As my wife leaves for a six day adventure trip with 8 girls, and I prepare to leave for a four day mt. bike trip with six or seven young men the following week, we recognize these patterns all to well. Thank you for articulating them, and giving us some tools to use to counteract the first three.
Question 31: Did you
lie in answering any of the previous questions?
4 Re-entry patterns
- Alienation: “I can’t relate to anything I
experienced – I’m going to dismiss it all as a bad dream.”
- Condemnation: “Americans are so materialistic and
spoiled. I can’t believe what a
mess they are.”
- Reversion: “I know the experience impacted me, but
this old lifestyle of mine is calling my name right now.”
- Integration: “I see my experience overseas for what
it was and recognize the lessons it taught me – I’m making changes to my
Next blog: How debriefs make a difference
I really loved your blog on debriefing. I lead mission teams for a large church in a very little town in Oregon. I am a 38 year old wife of 19 years and mom of three and I have been doing this for over 5 years. I have had help from my brother to help with the male leadership and I with the female. But in years past our teams have grown too big and we have had to run our own. I lead 21 to Guatemala this last summer for a third year in a row. I struggle with being a good and effective leader for all ages and sex on these teams with being a woman. Unfortunately there is not a lot of books or people I know or have heard is doing what I am trying to do. My biggest problem on the trips is the debriefing time. It is the most critical moment on the trip that will make or break the experience. I really appreciate your words as they are big help to me and I plan on taking notes from your blog and implement them into next summers mission trip. I did have one question what do you debrief on marriage prior to depart. I am interested in what way do you teach on that subject. This is important to me because two years in a row now I have had married couples attend these trips and two couples from two seperate teams ended up leaving each other 2 weeks back from the field and divorced months later. My sadness for this has made me rewrite my apps and interview each applicant to make sure marriages are healthy. Unfortunately later I have found these marriages were not healthy but, they stated they were so they could attend the trip. The trip put them both over the edge on the field because they foundation of their marriages were in shambles but unknown to anyone at the time. I am worried for this again and how I can get better skilled to watch for the signs and even better to teach on it as it looks like this is part of your pre brief program. Thanks for reading my long note. Thanks again. Leslie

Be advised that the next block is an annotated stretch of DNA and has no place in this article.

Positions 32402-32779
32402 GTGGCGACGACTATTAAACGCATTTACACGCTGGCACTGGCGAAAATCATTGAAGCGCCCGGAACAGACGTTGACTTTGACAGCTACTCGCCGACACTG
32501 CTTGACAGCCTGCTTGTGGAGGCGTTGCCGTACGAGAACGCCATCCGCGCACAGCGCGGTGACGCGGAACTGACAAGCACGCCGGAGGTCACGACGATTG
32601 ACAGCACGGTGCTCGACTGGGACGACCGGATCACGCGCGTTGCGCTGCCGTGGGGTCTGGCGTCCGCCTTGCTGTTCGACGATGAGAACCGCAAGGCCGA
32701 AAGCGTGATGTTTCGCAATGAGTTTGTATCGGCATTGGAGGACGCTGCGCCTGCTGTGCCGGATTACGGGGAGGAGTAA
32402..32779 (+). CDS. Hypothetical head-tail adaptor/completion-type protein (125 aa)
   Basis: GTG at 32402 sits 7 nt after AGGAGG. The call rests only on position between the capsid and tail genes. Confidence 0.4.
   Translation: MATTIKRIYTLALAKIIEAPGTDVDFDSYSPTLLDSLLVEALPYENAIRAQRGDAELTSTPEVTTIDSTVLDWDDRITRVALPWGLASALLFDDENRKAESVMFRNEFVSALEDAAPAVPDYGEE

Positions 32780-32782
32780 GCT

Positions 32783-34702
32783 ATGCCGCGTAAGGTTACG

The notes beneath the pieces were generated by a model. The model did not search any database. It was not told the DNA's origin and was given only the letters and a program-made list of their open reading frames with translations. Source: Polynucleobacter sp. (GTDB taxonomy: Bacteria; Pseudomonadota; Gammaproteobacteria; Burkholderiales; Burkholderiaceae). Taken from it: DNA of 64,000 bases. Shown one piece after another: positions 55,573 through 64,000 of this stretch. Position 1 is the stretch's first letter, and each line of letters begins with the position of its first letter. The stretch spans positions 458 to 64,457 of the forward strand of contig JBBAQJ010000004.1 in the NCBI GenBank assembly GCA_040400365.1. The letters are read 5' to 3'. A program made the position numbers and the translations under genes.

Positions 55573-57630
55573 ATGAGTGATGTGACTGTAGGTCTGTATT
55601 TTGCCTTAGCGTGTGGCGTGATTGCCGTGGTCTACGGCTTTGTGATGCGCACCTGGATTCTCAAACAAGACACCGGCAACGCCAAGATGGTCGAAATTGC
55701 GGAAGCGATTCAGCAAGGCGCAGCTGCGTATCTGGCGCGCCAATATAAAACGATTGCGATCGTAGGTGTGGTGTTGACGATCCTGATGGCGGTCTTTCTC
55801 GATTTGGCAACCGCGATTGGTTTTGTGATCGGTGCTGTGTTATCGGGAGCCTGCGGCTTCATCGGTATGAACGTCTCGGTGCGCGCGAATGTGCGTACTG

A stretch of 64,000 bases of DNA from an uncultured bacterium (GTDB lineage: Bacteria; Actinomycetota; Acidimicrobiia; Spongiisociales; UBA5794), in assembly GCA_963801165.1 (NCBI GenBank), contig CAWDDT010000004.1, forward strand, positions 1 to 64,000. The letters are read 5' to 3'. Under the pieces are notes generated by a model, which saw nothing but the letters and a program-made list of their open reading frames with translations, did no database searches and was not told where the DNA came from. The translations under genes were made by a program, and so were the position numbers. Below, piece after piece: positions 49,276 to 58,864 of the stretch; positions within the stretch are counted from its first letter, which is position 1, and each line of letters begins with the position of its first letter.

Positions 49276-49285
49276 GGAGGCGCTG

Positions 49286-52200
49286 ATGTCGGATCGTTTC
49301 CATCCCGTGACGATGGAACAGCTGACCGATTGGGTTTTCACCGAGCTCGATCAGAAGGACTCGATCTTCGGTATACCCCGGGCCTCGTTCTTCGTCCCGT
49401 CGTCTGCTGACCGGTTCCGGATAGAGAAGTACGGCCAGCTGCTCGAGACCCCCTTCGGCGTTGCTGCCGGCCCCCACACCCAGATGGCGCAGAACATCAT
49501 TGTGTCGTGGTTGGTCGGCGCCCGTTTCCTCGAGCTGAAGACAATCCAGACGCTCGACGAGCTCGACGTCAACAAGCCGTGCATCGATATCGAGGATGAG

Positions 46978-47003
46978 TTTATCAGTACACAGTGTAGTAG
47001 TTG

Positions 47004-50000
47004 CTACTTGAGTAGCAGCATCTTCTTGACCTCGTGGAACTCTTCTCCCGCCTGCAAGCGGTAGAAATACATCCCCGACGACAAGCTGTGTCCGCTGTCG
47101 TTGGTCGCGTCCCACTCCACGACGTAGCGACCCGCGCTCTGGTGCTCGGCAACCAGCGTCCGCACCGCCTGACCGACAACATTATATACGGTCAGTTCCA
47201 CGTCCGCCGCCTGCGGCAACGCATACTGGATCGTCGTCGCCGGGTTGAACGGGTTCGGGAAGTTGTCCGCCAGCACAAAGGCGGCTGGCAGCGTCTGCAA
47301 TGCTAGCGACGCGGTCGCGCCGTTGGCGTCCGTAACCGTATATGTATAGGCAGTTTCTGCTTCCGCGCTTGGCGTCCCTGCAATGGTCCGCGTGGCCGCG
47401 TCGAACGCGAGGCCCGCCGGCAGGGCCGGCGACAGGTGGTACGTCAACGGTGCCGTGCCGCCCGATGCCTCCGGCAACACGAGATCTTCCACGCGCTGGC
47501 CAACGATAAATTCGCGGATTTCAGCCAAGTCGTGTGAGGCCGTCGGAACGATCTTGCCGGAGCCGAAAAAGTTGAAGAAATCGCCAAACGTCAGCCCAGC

Yeah, tough stuff. You aren’t responsible for their messed up lives. Ideally the couple would go together. But if that can’t happen and you want to do a great job of pastoring them, then interview them individually in advance. Tell your own story of pain (which you have to get in touch with first) and your vulnerability may help unlock whatever brokenness they are trying to hide.
At the end of the day, a good STM will challenge a person’s value system and wreck their life, exposing the flawed foundations they’ve been building on. What they do with that revelation is a function of discipleship. STMs need to be not just another event on the calendar, but a key part of an ongoing discipleship experience.
So if you want to take responsibility for something, take responsibility for that. Don’t take people on STMs whom you’re not discipling.
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